Once upon a time, there was a band who retold the story of The Three Pigs set to metal music, and the claymation video spent five weeks at the top of MTV’s Headbangers Ball. Fast-forward a couple of decades and you will still find Green Jello up to their juvenile antics.
Green Jello is a punk/metal band founded in the Buffalo area by Bill Manspeaker who combined his love of comics, cereal and puppets with his lack of musical talent in an effort to create the worst band ever. Since its inception in 1981, the band has been notorious for its crude humor, riots and lawsuits from the likes of Kraft Foods, the Kellogg Company and Metallica. When Joey Ramone was asked about the worst opening act, he named Green Jello.
The feature-length documentary Green Jello Suxx Live is a rip-roaring rumpus through a mini tour. It also contains historic footage and interviews. Created by band member Rob Gabriele on a menial budget of $5,000 raised from a Kickstarter campaign, the movie has the same DIY aesthetic as everything else the band has produced thus far.
The documentary starts with a live performance of the iconic rendition of “Three Little Pigs.” Chaos reigned as a gaggle of band members wearing enormous homemade puppet costumes played with more gusto than talent. Frontman Bill Manspeaker stopped the show to talk to a drunken fan in the front row. And it’s all downhill from there.
Between clips of live performances, viewers learn about the history of the band – Manspeaker’s first puppet costume at age five, the band’s riot at a rival high school, the performance on The Gong Show and the gig with The Ramones. Manspeaker also talks about how he ditched the model of a touring band and instead franchised band members in various locations across the US and Canada.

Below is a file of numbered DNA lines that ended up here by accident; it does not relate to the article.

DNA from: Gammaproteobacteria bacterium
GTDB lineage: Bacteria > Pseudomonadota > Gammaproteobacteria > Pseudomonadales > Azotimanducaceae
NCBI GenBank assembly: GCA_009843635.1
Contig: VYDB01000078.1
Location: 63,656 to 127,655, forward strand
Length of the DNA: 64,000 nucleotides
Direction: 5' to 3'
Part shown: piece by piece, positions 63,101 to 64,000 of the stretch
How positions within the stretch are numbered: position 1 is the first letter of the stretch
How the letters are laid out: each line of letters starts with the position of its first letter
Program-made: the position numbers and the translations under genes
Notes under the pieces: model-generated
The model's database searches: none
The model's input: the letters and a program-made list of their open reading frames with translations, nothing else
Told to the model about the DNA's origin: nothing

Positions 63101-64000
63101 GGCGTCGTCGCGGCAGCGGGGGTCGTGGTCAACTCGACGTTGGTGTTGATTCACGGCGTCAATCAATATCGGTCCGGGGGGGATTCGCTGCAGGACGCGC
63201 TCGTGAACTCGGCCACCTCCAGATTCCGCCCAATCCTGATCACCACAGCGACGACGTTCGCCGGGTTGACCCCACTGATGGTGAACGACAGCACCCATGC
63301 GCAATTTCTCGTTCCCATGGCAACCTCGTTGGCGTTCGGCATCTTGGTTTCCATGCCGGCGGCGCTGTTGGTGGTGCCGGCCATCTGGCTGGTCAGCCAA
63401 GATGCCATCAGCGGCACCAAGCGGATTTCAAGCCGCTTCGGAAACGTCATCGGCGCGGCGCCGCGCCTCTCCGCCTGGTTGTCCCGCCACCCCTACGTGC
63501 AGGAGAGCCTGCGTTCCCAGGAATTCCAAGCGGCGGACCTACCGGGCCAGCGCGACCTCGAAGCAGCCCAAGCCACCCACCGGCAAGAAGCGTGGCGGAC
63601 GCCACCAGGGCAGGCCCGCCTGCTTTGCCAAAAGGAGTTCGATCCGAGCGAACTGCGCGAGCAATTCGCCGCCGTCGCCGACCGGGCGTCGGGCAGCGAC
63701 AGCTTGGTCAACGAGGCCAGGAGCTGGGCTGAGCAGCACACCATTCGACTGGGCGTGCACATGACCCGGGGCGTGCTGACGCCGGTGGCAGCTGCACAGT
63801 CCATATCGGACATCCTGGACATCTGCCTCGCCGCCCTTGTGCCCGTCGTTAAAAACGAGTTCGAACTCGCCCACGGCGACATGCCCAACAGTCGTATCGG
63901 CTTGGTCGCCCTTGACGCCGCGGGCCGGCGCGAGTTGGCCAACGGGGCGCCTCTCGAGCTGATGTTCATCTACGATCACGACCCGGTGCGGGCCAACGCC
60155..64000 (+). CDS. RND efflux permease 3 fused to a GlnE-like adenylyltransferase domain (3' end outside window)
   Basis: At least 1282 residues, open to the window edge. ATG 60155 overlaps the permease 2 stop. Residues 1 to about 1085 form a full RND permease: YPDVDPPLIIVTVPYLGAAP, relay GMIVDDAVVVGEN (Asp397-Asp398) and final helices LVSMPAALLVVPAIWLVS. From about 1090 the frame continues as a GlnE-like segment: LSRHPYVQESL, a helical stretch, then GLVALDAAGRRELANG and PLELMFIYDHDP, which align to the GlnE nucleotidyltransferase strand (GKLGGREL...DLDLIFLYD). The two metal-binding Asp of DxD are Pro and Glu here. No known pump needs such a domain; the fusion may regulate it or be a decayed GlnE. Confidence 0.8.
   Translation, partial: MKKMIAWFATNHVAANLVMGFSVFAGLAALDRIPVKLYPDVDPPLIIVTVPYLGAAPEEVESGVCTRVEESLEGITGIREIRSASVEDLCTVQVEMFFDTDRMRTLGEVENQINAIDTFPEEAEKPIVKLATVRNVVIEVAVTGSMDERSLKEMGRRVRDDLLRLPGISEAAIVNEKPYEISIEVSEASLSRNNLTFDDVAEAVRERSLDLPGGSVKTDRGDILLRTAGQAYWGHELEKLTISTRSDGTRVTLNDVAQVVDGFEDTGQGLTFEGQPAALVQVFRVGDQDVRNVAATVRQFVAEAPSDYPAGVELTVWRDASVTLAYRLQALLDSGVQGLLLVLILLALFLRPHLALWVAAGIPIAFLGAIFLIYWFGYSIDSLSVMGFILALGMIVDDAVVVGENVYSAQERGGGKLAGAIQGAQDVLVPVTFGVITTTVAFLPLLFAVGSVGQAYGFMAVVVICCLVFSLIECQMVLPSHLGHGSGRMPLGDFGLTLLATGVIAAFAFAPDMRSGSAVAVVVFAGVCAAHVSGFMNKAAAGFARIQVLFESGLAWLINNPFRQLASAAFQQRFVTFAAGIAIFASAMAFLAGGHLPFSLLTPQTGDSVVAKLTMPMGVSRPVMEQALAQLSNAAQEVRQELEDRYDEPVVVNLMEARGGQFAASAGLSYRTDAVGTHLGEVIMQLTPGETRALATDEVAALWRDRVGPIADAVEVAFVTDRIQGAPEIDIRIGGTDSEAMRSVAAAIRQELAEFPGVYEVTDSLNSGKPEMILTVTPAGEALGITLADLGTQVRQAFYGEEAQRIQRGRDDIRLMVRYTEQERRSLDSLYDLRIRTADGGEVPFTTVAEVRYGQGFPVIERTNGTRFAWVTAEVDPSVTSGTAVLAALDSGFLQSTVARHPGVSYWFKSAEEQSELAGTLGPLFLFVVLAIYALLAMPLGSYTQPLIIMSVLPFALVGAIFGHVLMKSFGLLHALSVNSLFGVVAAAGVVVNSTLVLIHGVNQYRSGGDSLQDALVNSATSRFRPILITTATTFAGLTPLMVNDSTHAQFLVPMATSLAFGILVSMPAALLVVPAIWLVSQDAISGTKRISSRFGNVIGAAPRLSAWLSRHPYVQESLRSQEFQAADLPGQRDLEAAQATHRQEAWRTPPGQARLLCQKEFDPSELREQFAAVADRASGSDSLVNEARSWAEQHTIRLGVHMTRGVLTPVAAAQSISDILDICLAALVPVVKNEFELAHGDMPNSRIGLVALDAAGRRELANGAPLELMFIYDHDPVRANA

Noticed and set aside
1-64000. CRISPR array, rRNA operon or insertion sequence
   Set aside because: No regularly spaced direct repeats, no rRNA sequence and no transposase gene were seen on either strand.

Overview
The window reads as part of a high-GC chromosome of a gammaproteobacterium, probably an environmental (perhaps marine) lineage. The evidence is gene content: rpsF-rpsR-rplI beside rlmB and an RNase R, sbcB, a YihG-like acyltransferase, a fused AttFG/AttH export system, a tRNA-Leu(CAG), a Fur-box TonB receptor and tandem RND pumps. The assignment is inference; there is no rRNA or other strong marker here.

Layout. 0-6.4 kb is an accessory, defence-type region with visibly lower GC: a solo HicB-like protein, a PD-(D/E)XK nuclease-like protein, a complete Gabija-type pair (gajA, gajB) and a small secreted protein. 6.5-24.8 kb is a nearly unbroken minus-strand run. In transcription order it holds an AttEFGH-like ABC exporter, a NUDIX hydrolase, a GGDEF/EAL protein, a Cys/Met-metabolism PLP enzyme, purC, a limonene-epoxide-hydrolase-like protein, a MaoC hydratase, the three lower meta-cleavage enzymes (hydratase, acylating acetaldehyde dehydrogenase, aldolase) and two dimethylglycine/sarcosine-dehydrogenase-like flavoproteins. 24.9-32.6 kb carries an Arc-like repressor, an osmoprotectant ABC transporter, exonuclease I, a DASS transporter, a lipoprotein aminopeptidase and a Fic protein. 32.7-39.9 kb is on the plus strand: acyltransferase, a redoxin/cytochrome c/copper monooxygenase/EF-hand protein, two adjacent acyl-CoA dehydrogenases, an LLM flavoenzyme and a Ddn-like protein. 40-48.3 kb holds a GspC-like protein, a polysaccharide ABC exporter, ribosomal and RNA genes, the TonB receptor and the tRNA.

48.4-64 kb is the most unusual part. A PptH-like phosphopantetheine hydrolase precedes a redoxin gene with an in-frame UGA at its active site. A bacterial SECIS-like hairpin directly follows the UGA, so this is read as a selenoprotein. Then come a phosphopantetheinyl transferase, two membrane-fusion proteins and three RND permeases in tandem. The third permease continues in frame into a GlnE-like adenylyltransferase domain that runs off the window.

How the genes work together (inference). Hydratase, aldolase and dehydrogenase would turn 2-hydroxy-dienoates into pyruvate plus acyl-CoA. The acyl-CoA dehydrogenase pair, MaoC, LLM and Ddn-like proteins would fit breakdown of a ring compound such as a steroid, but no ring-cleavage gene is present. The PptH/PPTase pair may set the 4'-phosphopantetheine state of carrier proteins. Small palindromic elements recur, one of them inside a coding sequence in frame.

Nestled in the midst of all the interviews and clips of performances are small interludes. A tutorial demonstrates how to make a puppet head like the ones used by the band. Lloyd Kaufman, co-founder of the independent production company Troma Entertainment, delivers a few colorful commentaries about the band and the music video industry.
Manspeaker’s family plays a prominent role in the movie. Green Jello went on hiatus when Manspeaker became a father. Encouragement from his son Damien led to the revival. Damien has been touring with his dad, playing the banjo. Manspeaker’s wife and toddler have also come along on tour. For them, Green Jello is not just a band, it’s a lifestyle.
And on a couple of nights per year, fans-turned-members from various franchises get in on the action, donning ridiculous costumes and wailing on instruments at deafening volumes to people intoxicated on lime gelatin shots. For 120 minutes, viewers of the film get a sense of what it is like to be at a live show. It’s loud and vulgar and full of drunken fools partying with reckless abandon. In short, it suxx.
“Green Jello Suxx Live: The Movie” is available on DVD and limited edition VHS. A soundtrack will be available at a later date. Green Jello continues to tour and a list of upcoming shows can be found on the band’s website.